Women’s clothing line Lilly Pulitzer found itself in a sticky situation after being the subject of an article published in New York Magazine. The article’s original intent was to give readers a look into the fashion line’s headquarters, but instead was criticized for a harsh display of fat-shaming.

 

 

Sketches posted in an employee's work station at the headquarters of Lilly Pulitzer, a fashion clothing line.

Lilly Pulitzer is currently under fire for cartoons that were posted in an employee’s work station. (nymag.com)

The article is a slideshow format of photos from throughout their headquarters. One image was of cartoons posted on the wall that have been labeled as fat-shaming. The photo shows both cartoons hanging beside a bikini top, surrounded by an assortment of colorful photos, and a sign reading, “I’m just saying.” Both cartoons are of curvy women accompanied by snarky comments. One cartoon read: “Just another day of fat, white and hideous…You should probably just kill yourself.” The other cartoon read: “Put it down, carb face.”

 

As can be expected, people across the internet responded to the photo with outrage, condemning the brand for perpetuating such negative ideas about women’s weight and figures. Just a few months ago, the line was under fire for similar reasons because it decided not to offer plus sizes for its Target collection in stores.

 

Amid backlash, Lilly Pulitzer’s Vice President of Creative Communications, Jane Schoenborn, came forward to address concerns. In her statement, she reiterated the fact that the illustrations in question were the work of a single employee and were displayed within her own personal workspace.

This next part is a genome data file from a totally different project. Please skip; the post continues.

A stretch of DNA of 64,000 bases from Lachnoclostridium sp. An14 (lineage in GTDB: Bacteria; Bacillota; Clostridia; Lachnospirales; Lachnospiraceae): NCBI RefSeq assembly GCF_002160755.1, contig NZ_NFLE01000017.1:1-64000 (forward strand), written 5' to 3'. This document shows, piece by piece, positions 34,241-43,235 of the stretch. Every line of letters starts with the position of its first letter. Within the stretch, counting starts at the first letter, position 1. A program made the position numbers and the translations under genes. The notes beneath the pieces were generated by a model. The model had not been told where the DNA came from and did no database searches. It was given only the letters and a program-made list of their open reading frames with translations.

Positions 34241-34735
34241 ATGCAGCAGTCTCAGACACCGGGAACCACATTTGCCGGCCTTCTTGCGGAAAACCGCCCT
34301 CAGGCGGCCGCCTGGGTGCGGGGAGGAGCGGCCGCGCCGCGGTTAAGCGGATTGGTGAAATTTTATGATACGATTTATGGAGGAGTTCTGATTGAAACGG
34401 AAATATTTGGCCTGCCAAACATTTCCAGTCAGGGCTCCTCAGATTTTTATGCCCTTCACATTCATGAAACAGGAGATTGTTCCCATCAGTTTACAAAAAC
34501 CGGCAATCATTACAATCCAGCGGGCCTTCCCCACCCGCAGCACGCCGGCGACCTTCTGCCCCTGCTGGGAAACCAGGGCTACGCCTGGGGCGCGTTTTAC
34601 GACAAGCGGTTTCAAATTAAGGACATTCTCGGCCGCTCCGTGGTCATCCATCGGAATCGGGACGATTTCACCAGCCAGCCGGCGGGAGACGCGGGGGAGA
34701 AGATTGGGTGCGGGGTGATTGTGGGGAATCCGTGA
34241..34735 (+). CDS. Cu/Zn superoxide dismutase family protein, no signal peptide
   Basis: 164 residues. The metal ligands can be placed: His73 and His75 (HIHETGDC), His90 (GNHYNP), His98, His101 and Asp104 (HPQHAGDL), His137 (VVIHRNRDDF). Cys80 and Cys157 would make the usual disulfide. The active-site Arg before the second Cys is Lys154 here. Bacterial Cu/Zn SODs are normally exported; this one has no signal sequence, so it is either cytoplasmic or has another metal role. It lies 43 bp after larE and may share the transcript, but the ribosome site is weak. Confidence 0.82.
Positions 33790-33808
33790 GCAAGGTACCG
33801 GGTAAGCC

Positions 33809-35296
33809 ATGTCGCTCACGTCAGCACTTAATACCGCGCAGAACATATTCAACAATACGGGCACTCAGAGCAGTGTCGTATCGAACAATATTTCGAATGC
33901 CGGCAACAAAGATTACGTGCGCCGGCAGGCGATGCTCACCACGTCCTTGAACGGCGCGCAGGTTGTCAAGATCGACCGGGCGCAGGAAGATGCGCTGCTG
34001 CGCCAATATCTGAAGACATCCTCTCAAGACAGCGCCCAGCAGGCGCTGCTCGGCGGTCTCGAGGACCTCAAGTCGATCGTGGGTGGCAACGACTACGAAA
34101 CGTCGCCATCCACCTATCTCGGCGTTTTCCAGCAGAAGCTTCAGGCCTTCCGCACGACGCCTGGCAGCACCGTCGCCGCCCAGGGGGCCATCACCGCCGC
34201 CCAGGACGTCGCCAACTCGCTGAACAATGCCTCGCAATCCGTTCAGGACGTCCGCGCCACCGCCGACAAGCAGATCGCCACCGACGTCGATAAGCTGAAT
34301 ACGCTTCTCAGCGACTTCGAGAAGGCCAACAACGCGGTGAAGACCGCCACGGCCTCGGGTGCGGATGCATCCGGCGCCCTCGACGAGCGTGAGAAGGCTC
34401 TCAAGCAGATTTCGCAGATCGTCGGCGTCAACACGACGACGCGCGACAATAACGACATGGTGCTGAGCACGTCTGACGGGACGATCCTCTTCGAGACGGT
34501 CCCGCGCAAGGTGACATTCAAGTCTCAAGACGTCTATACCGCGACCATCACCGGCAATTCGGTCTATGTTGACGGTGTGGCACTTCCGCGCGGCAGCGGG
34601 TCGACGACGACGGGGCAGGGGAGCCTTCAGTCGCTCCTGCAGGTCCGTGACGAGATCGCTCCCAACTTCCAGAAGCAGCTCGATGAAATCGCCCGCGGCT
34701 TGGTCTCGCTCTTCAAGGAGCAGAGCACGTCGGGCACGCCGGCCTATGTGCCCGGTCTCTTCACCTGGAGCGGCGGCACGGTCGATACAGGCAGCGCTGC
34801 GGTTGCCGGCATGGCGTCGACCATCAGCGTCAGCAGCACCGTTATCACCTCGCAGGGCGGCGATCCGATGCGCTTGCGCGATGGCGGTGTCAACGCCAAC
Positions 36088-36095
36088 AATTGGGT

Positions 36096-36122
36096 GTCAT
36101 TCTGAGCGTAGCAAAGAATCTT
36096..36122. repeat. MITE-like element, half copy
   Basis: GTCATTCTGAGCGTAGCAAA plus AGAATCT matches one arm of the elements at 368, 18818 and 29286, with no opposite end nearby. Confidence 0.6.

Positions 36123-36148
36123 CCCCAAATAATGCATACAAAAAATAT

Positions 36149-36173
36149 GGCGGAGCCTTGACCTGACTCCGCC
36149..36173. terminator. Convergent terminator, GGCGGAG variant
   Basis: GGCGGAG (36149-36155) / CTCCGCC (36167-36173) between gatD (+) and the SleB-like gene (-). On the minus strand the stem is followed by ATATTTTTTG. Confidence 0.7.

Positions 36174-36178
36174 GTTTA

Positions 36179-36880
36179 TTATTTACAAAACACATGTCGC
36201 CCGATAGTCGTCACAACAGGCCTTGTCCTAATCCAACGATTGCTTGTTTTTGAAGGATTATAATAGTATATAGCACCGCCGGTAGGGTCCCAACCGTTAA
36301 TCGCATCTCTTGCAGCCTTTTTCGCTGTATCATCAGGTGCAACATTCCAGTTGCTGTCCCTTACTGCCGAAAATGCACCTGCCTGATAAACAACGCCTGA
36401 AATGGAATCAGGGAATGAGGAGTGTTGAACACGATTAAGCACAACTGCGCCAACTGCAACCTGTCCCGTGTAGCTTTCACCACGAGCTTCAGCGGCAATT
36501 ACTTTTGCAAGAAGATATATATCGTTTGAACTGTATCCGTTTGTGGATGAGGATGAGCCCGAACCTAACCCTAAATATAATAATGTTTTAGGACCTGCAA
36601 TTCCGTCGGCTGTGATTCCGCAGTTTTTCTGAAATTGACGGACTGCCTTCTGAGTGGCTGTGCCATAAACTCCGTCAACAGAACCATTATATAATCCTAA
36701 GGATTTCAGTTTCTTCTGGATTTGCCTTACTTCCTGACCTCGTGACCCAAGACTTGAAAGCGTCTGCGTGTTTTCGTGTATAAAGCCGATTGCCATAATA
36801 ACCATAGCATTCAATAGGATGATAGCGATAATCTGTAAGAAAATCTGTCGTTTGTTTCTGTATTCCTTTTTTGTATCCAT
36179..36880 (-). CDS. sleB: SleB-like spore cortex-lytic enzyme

“While we are an employer that does encourage people to decorate their own space, we are a female-dominated company, and these images do not reflect our values. We apologize for any harm this may have caused.”

 

While Schoenborn rightly offered an apology on behalf of the brand for the offensive cartoons, she also took the opportunity to reinforce that the captions do not reflect the values of the brand at large. This crisis highlights that an employee’s action carries a great amount of weight regarding brand image. Employees represent the companies and brands for which they work. As such, it is important that they reflect the values and ideas promoted by the brand, both in their professional and personal choices.

 

It is not realistic or fair for a company to control the personal choices made by its employees. It is, however, essential to recognize that the preservation of brand image is more than the company always putting its best foot forward. It comes down to trying to make sure that employees are as well.

 

Do you think Lilly Pulitzer has a responsibility, as a brand, to ensure that employees’ workspaces accurately represent the values and principles of the brand at large? Share your thoughts below or tweet me @tamarahoumi.